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AS I SEE THINGS – Economic theorizing versus policymaking


Brain Francis

AS I SEE THINGS – Economic theorizing versus policymaking

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THE MAGNITUDE of the social and economic problems facing countries all over the world are forcing academics and policymakers alike to come up with new and creative ways to resolve those challenges in a sustained manner.
Thus far, no country has been able to put together a mix of policies that have really worked or even shown great potential to do so in the aftermath of the 2007-2008 global financial and economic crisis. And that is despite the wide range of ideas that have been put on the table to date.
A major setback in the current environment is the distinction that ought to be made between economic theorizing and policymaking. You see, economic theories do provide interesting insights for policymaking, but lines clearly have to be drawn when it comes to practice.
A major reason for this conclusion is that theories are often constructed with certain assumptions in place and hence policy prescriptions follow. In the real world, all things can change simultaneously.
Furthermore, policymaking is usually accompanied by deep political considerations. When those two factors are taken together, it is straightforward to see why actual economic policies can easily depart from what economic theorizing may suggest.
To illustrate this point, I wish to refer to an article in the Wednesday, September 12 MIDWEEK NATION – Which View Best For Our Economy? – by Sanka Price. The article documented various policy options for Barbados based on opinions from different quarters, including the Democratic Labour Party (DLP), Barbados Labour Party (BLP), and the International Monetary Fund. Even though it posed an important question, the author did not offer a specific answer. But I will, without repeating the details of the various views contained in the article!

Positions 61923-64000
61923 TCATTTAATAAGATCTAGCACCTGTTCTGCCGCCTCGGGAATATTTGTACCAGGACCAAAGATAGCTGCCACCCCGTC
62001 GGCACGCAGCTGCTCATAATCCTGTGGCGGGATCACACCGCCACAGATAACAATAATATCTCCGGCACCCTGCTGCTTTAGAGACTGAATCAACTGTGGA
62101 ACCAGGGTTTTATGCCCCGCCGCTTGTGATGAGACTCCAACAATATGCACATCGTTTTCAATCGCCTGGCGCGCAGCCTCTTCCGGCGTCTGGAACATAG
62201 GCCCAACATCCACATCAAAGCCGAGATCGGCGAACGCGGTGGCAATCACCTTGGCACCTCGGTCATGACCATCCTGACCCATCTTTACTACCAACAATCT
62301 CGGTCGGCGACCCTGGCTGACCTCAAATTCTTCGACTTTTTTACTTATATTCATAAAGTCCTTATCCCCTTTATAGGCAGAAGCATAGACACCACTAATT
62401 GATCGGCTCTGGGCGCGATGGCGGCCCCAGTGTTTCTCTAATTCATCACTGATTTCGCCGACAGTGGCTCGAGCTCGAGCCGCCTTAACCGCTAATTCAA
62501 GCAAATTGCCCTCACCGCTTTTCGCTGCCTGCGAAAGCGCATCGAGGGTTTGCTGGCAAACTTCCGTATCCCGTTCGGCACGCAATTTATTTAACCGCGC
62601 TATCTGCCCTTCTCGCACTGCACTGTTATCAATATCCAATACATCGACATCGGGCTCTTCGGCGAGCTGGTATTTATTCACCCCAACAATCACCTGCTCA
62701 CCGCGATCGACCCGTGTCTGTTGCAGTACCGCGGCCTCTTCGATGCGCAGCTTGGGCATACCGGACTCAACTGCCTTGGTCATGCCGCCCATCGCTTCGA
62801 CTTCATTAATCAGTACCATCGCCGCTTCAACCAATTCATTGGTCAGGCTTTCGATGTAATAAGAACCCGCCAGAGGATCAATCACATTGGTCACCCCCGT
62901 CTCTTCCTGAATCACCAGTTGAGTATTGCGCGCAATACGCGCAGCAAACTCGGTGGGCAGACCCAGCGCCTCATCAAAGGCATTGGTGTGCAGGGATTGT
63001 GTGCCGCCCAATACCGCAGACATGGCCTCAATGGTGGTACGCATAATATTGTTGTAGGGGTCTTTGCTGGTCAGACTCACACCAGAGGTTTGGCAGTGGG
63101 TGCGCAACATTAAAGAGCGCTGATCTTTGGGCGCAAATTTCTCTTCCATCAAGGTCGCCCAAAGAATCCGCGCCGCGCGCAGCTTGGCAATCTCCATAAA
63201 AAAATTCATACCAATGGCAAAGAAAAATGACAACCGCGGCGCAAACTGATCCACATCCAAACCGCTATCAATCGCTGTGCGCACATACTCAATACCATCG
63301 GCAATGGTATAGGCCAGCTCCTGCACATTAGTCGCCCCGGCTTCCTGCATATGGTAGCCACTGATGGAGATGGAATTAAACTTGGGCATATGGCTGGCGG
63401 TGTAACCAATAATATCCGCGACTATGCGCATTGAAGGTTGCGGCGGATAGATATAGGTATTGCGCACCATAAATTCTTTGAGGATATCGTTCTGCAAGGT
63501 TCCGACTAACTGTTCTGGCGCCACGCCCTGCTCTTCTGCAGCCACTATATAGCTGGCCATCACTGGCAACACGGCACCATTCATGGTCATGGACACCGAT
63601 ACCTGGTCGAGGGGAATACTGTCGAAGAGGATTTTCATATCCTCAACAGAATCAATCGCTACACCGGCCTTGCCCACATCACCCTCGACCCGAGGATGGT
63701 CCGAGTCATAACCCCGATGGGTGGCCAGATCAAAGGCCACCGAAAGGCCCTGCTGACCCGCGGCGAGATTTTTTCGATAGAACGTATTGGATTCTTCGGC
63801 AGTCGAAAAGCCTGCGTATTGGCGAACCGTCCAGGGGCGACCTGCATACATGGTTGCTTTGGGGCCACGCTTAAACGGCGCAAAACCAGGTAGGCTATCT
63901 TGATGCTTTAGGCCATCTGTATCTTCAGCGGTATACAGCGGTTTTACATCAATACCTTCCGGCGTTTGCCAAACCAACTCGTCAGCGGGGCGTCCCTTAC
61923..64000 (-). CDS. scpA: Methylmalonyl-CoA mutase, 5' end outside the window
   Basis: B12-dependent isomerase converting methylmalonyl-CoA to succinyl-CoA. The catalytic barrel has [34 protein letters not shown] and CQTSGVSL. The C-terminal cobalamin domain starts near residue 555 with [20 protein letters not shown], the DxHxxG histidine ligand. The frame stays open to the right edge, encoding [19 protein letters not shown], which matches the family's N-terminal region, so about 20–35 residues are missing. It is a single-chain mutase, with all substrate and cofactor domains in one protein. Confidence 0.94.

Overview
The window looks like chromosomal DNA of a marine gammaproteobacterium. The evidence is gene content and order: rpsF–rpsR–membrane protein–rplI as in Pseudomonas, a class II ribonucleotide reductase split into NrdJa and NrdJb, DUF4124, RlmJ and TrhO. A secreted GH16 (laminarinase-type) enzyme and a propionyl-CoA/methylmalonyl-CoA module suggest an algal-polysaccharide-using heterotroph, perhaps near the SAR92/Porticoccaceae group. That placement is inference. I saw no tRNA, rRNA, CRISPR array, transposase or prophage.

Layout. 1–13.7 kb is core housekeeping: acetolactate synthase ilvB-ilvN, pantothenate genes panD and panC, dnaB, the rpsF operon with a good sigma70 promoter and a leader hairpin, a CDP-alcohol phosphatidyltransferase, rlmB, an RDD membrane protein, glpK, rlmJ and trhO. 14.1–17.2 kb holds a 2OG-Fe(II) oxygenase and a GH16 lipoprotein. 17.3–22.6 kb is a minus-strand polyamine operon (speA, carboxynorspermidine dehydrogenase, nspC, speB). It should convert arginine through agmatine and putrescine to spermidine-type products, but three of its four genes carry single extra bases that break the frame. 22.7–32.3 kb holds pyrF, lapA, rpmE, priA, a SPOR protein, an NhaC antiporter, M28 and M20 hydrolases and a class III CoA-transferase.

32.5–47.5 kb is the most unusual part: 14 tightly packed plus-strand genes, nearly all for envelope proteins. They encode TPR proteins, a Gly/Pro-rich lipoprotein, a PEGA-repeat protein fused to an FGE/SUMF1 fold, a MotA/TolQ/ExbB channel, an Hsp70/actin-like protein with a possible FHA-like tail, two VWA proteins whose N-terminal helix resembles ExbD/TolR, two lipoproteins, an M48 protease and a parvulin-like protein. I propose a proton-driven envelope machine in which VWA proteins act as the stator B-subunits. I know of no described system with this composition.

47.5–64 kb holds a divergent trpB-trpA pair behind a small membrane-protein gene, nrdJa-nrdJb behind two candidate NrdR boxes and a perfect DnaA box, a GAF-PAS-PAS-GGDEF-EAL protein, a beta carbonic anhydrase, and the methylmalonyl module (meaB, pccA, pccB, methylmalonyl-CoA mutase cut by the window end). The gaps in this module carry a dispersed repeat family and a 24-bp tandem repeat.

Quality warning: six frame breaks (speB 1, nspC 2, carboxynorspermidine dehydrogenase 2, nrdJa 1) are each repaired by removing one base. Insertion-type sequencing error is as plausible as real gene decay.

In a nutshell, Barbados’ economy has been struggling to respond to the various challenges it faces.
Two of the major problems include low economic growth rates and the high fiscal deficit, particularly on the current side. It is no secret that from a fiscal perspective, economic activity can be positively influenced by cutting taxes or increasing expenditure because both of these policies are expansionary in nature. Increasing expenditure can also be generated on the consumption side by cutting taxes, thereby raising the amount of disposable income in the hands of consumers. This is one of the suggestions coming from the BLP.
The DLP, based on what we have witnessed to date, has been more inclined to raise Government expenditure to stimulate the economy. Theoretically, both approaches can grow the economy.
Hence, the option chosen should reflect the economic reality, specifically the fiscal and debt situation.
    On the fiscal side, the current account deficit remains high in the eyes of rating agencies and the BLP even though Government seems satisfied with the progress made to date in reducing the level of the deficit.     Given the economic composition of current expenditure, the wage bill presents the major challenge.
    Theoretically, cutting the wage bill is the easy way out. And that is what the IMF has suggested.     Practically, neither the DLP nor the BLP will publicly embrace that option, especially with a general election just around the corner.
    To address the fiscal deficit, the BLP has suggested privatization as an option to “raise large sums of money” while the DLP is holding fast to its medium-term fiscal strategy of a gradual reduction in the deficit through some cuts in expenditure and greater efficiency in revenue collection.
It is clear, therefore, that in context of the Barbadian economy, particularly in relation to the fiscal situation, policymaking can depart from what economic theorizing suggests. And that position is evident in both the DLP’s and BLP’s perspectives.
Given what we know to be the main stumbling blocks in the economy and considering the options available, I believe the approach to stimulating the economy through tax cuts and the raising of funds without accumulating further debt hold greater promise for Barbados because they would be less burdensome on the country.

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